Satya Nadella’s appointment as Microsoft‘s new CEO is positive news for the organization. He’s a humble guy with inside knowledge of the organization and he’s off on the right foot with his self-effacing open letter to employees. The secret to success will lie in which actions he’s willing to take to achieve his vision.
Will he be able to transcend 21 years of ingrained, anti-innovation culture? In a recent New York Times article, Nadella ponders, “How do we take the intellectual capital of 130,000 people and innovate where none of the category definitions of the past will matter?”
As Satya gets down to business and attempts to shift Microsoft culture to one where innovation can occur, I’d offer these three recommendations:
Surface the subculture
There is passionate work being done at Microsoft but most employees aren’t being rewarded for acting on new ideas. Instead they are being rewarded for short-term shareholder return and internal competitiveness. You need to go into the depths of your employee base and listen, not just to their words but to what is really happening among them. Champion the successes that embody the cultural spirit you need in the organization and give the groundswell momentum. To truly find this type of leadership we often look to smaller organizations like Zappos, but don’t overlook corporate giants like Nike who wield their annual Maxim awards for employee innovation with incredible strength.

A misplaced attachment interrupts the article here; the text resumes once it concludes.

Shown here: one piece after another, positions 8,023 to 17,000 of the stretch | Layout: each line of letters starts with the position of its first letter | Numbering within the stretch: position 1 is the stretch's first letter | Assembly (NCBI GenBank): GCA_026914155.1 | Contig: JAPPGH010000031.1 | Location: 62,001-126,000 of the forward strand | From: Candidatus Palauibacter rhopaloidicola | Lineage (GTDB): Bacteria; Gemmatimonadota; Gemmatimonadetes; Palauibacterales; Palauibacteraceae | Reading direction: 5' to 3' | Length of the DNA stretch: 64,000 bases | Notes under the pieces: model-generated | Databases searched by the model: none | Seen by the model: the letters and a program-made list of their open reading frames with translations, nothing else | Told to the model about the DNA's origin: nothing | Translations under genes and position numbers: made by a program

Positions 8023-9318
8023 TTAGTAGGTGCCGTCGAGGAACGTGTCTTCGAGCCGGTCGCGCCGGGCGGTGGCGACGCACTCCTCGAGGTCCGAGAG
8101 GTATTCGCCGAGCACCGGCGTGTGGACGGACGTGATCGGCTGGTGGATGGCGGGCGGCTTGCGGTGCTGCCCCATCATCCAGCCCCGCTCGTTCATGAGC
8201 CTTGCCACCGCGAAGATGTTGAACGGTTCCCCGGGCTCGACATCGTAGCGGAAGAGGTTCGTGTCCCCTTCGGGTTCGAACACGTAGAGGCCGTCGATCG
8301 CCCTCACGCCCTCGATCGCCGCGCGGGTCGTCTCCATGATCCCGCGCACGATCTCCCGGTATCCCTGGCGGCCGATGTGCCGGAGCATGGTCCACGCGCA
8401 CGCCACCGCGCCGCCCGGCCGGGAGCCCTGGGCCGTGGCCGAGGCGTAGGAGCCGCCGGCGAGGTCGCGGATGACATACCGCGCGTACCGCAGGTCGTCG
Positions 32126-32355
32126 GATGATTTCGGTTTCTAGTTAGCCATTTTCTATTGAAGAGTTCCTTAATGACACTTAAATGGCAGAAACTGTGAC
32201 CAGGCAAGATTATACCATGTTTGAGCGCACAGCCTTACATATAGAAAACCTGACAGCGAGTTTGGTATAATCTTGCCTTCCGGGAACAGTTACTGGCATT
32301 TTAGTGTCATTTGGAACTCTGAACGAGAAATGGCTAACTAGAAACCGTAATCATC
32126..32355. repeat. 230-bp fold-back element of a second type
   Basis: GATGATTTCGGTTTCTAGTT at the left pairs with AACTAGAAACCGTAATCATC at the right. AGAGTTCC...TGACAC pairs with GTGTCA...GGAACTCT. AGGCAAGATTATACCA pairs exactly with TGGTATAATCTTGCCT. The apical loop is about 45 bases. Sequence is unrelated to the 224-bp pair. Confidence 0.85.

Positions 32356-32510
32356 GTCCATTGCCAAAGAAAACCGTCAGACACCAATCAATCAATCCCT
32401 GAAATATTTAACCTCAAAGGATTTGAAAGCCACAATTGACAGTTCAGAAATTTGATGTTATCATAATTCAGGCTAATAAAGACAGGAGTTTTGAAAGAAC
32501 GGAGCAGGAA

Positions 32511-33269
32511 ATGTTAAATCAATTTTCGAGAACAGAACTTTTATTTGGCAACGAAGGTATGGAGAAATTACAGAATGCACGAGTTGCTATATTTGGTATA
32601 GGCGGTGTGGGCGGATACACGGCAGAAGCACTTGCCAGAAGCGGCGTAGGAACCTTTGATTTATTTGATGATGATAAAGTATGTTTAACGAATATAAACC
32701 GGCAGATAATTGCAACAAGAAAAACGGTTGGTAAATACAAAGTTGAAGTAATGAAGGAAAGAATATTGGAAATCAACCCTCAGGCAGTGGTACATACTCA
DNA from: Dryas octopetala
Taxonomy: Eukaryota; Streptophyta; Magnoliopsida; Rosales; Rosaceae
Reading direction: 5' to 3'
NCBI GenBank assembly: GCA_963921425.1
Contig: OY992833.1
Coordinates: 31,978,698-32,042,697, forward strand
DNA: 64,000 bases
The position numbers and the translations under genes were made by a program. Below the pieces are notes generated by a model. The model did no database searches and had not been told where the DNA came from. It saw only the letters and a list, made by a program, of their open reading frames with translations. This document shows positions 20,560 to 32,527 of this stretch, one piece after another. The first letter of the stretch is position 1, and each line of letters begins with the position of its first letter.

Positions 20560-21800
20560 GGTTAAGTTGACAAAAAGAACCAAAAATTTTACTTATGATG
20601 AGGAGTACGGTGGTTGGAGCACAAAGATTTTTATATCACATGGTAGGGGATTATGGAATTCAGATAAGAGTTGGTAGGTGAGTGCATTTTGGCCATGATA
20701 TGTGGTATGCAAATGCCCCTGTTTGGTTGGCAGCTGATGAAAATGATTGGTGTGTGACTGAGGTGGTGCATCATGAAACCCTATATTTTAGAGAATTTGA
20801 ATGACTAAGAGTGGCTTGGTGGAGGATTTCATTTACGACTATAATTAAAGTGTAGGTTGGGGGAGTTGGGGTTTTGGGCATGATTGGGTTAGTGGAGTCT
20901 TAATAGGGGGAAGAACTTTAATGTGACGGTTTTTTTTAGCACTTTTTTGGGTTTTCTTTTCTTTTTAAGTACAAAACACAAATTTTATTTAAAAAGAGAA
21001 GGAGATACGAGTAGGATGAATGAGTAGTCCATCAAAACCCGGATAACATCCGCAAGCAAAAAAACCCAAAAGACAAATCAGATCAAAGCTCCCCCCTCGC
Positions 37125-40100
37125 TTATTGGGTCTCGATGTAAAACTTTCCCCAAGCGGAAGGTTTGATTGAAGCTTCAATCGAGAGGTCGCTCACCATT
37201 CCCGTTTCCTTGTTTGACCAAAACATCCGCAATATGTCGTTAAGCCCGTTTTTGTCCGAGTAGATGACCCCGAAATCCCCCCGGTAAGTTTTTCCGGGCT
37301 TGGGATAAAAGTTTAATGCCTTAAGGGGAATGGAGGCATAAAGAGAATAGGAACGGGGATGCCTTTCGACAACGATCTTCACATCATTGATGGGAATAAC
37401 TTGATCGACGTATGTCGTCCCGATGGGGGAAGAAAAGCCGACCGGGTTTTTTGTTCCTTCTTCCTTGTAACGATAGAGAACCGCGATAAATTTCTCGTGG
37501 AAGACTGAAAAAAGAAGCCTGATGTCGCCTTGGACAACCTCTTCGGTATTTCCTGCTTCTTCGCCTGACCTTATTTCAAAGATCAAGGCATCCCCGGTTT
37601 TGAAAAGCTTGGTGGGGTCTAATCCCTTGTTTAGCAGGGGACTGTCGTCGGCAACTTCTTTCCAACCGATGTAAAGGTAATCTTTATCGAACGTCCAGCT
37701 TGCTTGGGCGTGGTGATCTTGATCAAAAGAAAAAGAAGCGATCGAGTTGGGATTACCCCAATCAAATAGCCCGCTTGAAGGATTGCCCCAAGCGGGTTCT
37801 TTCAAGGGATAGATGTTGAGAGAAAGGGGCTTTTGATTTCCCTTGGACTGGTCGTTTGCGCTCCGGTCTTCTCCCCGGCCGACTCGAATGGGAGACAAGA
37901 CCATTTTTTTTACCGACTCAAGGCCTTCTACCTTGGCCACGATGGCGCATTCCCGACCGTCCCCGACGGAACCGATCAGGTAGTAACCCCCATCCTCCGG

Off with its head
Tear down the hierarchical silos and embrace a model that rewards risk, failure and collaboration. You’ll know it’s working when employees look past tenure and title and instead focus on opportunity and skills when assembling teams. Shift power and influence to leaders, those who demonstrate the desired approaches to be emulated by all. Innovation will only occur in such an environment. Look at WL Gore & Associates, they dumped traditional job titles and positioned employees as peers. A change which has positioned them as one of the great innovators of the chemical and textile industries.
Live the commercial
Remember all those people who said, “I’m a PC,” because you gave them a voice in its design? Live that. You have brand advocates far and wide but you must do more than parade them out in a marketing campaign. Your customers need to be engaged as daily partners who aren’t just helping to build the next product; they are leading the development of what’s next for the organization. They are the Microsoft movement.
To realize the next evolution of Microsoft you’ll need employees deeply immersed in the vision, acting without fear of failure and to be authentically engaging the customer. It’s about owning the fact that you created a software-powered world and it’s time to transform it into a people-powered world, in which innovation is not the tenant of a few but instead is the opportunity for the masses.